Action Wheel Leadership
The impact of misalignment: Recognizing the root fears and element of action causing misalignment in remodeling a house.- Dennis, ER doctor
After many moves both in the U.S. and overseas Dennis and his wife finally felt like they could settle down and raise their family.
Their search for the perfect home consumed months of time as they examined, explored, and walked through hundreds of homes.
They finally found the home of their dreams in suburbs of a large metropolitan area. Unfortunately, it was in need of a significant remodeling.
The investor and builder, supported by the realtor, put together a plan to turn the house into a “top Shelf” home. No expense would be held back and quality would earmark the project. Dennis and his wife said they were at the top end of their budget and needed a dollar amount before they moved forward. The builder said no problem and gave them a rough estimate of the cost. Dennis accepted the estimate and trusted the builder would do the right thing. Dennis’s wife, however, was not so sure and prompted Dennis to “dig deeper” and unpack what all the vague terms in the contract really meant. He was busy and decided to press ahead.
Six months and two deadlines later Dennis and his wife were clearly frustrated. Every small change or correction they had requested in the home was met with a 15% surcharge. Materials, such as marble counter-tops in the kitchen and bathroom, were not included in the price. Lower quality materials in several rooms were used by the carpenters. Frustration boiled over. Dennis and his wife requested a meeting with the investor, builder and realtor.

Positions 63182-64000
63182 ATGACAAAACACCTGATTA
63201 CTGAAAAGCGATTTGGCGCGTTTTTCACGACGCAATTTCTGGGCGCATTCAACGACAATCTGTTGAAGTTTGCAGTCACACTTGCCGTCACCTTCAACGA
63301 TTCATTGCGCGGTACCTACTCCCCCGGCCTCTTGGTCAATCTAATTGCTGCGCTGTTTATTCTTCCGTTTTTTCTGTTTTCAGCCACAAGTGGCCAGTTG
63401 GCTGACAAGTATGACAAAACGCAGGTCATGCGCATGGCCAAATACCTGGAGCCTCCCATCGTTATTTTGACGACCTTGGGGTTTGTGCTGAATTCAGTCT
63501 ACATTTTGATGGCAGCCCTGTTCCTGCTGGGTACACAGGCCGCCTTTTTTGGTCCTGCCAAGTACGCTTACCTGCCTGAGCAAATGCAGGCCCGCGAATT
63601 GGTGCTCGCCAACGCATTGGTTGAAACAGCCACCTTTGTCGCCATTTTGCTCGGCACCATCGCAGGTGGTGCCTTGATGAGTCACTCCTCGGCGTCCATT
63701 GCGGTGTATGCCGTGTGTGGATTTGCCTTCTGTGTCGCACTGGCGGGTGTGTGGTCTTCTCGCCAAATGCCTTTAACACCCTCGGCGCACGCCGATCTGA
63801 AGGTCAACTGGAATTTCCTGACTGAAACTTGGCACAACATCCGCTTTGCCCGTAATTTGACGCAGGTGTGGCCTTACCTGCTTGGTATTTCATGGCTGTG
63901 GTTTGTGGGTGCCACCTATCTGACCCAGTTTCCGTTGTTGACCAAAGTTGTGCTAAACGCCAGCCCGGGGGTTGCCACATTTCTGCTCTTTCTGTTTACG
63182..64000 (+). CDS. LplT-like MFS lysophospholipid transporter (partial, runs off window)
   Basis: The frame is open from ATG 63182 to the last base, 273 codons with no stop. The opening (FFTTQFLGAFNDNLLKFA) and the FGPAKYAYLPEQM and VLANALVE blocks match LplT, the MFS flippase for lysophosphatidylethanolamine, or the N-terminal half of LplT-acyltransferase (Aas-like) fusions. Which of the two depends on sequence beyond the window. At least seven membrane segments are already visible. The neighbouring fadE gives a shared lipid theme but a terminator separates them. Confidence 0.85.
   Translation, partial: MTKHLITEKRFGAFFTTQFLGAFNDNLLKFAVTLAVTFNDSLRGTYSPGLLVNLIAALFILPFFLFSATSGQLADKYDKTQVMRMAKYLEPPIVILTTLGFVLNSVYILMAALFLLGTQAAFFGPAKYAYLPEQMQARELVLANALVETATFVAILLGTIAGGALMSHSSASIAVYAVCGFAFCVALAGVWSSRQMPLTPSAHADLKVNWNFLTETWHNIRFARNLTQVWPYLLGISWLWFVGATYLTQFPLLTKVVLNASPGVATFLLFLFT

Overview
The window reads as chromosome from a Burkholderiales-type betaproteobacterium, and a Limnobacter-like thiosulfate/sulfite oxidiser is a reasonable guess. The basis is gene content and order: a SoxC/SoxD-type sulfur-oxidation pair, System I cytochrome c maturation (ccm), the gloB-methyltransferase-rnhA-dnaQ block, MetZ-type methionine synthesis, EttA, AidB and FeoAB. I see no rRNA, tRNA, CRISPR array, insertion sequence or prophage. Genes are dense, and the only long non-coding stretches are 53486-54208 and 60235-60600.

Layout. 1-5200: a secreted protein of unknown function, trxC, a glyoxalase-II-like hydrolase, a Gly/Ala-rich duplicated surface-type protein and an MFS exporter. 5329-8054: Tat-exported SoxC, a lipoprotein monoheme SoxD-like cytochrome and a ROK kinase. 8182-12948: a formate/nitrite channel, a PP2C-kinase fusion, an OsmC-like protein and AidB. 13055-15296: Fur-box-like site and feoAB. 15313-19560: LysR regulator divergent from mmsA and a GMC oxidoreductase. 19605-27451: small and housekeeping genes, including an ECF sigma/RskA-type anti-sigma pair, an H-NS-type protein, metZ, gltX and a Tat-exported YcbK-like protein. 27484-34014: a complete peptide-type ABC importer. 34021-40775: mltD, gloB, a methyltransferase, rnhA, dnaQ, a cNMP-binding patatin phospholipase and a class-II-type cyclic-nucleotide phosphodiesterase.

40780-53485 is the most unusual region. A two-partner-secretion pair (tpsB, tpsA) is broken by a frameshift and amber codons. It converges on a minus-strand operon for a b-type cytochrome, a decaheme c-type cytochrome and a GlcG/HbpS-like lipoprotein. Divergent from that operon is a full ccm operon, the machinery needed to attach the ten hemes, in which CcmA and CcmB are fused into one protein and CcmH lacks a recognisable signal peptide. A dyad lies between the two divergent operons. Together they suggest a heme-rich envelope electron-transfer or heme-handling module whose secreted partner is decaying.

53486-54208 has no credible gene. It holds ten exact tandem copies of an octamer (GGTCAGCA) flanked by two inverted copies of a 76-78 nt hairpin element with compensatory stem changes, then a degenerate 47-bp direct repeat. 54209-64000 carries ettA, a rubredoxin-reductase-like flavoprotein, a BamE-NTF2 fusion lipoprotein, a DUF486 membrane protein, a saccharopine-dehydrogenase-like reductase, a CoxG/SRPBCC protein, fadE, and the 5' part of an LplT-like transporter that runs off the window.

The perceived issue in this problem is power; who is responsible for the quality of work being done, and why the constant 15% surcharges on every little change? The real issue is mission. Each of the stakeholders has a different goal. The investor wants his money out of the project. The builder wants to make money, and Dennis and his wife want a “top shelf” home.
The reason goals are not being authentically put on the table is due to fear. The investor fears “holding the bag” with regards to the building loan. Rather than being forthright, and embracing that fear authentically, he is putting pressure on the builder to cut corners and get the house sold. The builder fearing loss of work and profit doesn’t tell Dennis and his wife the real cost of the remodel. Feeling pressure from the investor he cuts corners to save costs and still make money. Dennis and his wife fearing an out of control spiraling cost start reviewing the contract for “out clauses” to protect themselves from a loan they can’t repay.
Until all parties are honest about their personal goals, and the costs involved in achieving those goals, the tensions will persist. Fears will continue to abound and trust will continually be broken.
Project Impact: Using the Action Wheel model learned in class Dennis was able to diagnose the fears and misalignments occurring in his home remodel. Furthermore, Dennis was able to clarify what was really happening, and why it was happening. Armed with that information Dennis was able to set up an intervention and address the shortcomings in this project.
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